Coexistence of Rabbits With Other Species

All those who have several pets know how important it is to get everyone to get along. This can be the difference between peaceful and entertaining family life and the eternal torture of taking care that no door is left open and disaster occurs. This is not different when you have members of different species. Sometimes you have to get animals that in a natural state would-be predators and prey to live together peacefully under the same roof. This is not impossible, make the presentations with patience and caution and observe the attitude of each to avoid aggression.

Coexistence of rabbits with cats

In this case, the first thing you think is that you have to ensure that the cat does not try to hunt the rabbit. However, there are many cases in which the roles are reversed, and the rabbits have the wrong to bring their feline companions. Socially rabbits tend to confront other congeners, which may lead them to harass the cats with whom they live. Generally, these persecutions do not happen to majors, and when the rabbit feels that it has controlled the situation, it no longer bothers the cat. It is not necessary to do anything other than observing that everything remains in demonstrations of power only.

The problem arises when a rabbit gets scared and runs away from the cat,  awakening its hunting instinct. That is where you must intervene. It is best to leave the rabbit in its cage so that both can smell and get used to each other without risk. Leave a box or house where you can hide and feel protected until you lose your fear. This may take days or months, depending on the personality of the two. You must have patience and not rush things; do not generate situations in which you must scold the cat because you will negatively feel about the rabbit. Sooner or later, they will get used to it, and you can move on to the next phase.

Under your supervision, leave the two together and allow them to sniff and observe each other. You should only intervene if you see any aggressive or threatening attitude. The best way to do it is with a water pistol or a loud noise so that the animal receives the “punishment” without knowing that it comes from you (because if it could not turn to wait until you are present to act). It is best to keep the cat’s nails short enough to avoid scratches that could lead to abscesses during the adaptation period.

It is not uncommon for a rabbit and a cat to get along well from the first day, and you can skip the use of the cage. Use your common sense and observe the attitudes of each one to decide if you should separate them or not. When in doubt, it is always better to delay things and not regret them later.

Coexistence of Rabbits with Dogs

In this relationship, everything depends, again, on the personality of the animals in question. If the rabbit is timid or the dog is aggressive, it is better to start with the cage method until they become accustomed to seeing each other. You should always supervise the meetings and reward the dog with caresses and congratulations when he approaches to sniff gently. Remember that rewarding is always better than punishing, so avoid situations where the dog can get nervous and behave abruptly with the rabbit. It is convenient to have your collar on, so if you do something you should not, you can give it a little tug and say NO, and then reward it when it calms down. This correction is the same one that is used when training a dog in obedience. The dog is much more manageable if trained in basic commands and is already used to following orders.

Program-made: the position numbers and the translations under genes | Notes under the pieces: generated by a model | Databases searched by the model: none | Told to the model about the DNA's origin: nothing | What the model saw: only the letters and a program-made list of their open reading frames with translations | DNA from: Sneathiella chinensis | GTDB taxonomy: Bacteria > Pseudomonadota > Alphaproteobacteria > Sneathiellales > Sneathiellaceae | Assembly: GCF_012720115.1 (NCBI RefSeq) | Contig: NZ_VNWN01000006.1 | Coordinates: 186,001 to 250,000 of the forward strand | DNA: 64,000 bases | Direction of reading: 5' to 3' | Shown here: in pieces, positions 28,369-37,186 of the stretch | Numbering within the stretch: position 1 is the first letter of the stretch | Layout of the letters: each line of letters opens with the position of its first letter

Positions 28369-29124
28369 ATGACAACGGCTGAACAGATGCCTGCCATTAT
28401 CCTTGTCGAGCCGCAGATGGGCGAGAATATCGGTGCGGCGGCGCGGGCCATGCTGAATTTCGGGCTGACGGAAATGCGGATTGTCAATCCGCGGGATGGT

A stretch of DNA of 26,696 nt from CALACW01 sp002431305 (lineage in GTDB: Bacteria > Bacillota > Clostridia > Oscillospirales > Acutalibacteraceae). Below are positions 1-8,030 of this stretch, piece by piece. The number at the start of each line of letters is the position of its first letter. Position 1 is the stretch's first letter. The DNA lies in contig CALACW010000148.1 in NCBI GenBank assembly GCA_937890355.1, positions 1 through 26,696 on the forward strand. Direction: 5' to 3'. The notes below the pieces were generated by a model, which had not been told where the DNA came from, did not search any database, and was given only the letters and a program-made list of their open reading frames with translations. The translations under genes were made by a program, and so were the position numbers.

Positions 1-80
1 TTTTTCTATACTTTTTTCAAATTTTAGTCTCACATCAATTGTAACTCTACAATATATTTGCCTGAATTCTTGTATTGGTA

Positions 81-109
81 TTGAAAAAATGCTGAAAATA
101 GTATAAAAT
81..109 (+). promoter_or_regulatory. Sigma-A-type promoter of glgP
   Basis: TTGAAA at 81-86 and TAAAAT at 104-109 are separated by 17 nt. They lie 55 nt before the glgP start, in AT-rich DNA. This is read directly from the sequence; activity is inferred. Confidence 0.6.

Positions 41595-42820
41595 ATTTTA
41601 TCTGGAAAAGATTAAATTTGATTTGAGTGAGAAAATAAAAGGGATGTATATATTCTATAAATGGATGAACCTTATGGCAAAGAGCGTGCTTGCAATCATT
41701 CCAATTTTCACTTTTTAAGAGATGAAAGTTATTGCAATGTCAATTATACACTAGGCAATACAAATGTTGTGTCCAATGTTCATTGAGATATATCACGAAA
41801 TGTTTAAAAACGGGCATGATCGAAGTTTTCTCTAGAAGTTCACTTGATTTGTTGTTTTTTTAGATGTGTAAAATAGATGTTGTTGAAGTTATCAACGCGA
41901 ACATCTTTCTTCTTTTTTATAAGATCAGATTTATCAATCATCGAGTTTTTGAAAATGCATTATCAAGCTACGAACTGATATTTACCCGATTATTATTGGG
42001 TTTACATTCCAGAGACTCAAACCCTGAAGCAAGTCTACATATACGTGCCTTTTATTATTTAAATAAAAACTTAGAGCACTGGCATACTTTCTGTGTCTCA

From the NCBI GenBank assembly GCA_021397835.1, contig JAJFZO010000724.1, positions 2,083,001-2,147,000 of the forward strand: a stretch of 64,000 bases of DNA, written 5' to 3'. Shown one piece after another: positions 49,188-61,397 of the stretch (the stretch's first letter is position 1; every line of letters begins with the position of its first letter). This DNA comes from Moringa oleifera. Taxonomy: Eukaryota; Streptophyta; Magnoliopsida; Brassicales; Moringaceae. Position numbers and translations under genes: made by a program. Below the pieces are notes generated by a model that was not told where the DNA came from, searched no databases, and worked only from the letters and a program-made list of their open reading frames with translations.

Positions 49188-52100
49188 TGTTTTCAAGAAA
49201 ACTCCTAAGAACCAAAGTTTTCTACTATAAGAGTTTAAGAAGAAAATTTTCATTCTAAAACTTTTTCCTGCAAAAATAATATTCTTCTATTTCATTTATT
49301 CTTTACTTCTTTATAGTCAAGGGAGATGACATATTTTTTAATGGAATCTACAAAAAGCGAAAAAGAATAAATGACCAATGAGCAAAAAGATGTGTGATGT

If the dog is calm and friendly, you can skip the cage step, but remember that it is always better to take extra precautions. You should always supervise your encounters very carefully to detect any signs of danger. Unless you are sure that the dog and the rabbit get along, they are considered “part of the family” and respect each other, never leaving them together without supervision The dog often does not bother the rabbit when you are there because he knows he will receive a reprimand, but everything can change if they are alone. The difference in size and strength between the two makes even a bit rough game that can be dangerous for the rabbit, although the dog did not intend to attack it.

Coexistence of Rabbits with Children

That nobody feels offended to include the children here. Coexistence can be difficult when they are small and do not know how to treat their pet delicately. It is essential to teach children to respect animals, both for the safety of the pets and themselves. A rabbit that feels cornered can scratch and hurt or scare a little one; If this happens, it can explain to the child what bothers the rabbit and that he should not do it again. If the rabbit usually runs loose around the house, it is convenient to leave his cage or another hiding place always available so that if the game becomes too rough, he will have somewhere to take refuge.

It will be necessary to explain hundreds of times the same things to teach all this to a child because their energy and curiosity are stronger than their memory, but the effort is well worth it.

It is a good idea to set aside a particular day schedule for the game with the pet. In this way, the child learns to value and look forward to this moment and provides a framework for you to sit down with him to show him how to caress an animal, allow him to give him a treat, and let the child learn to enjoy and respect other beings.

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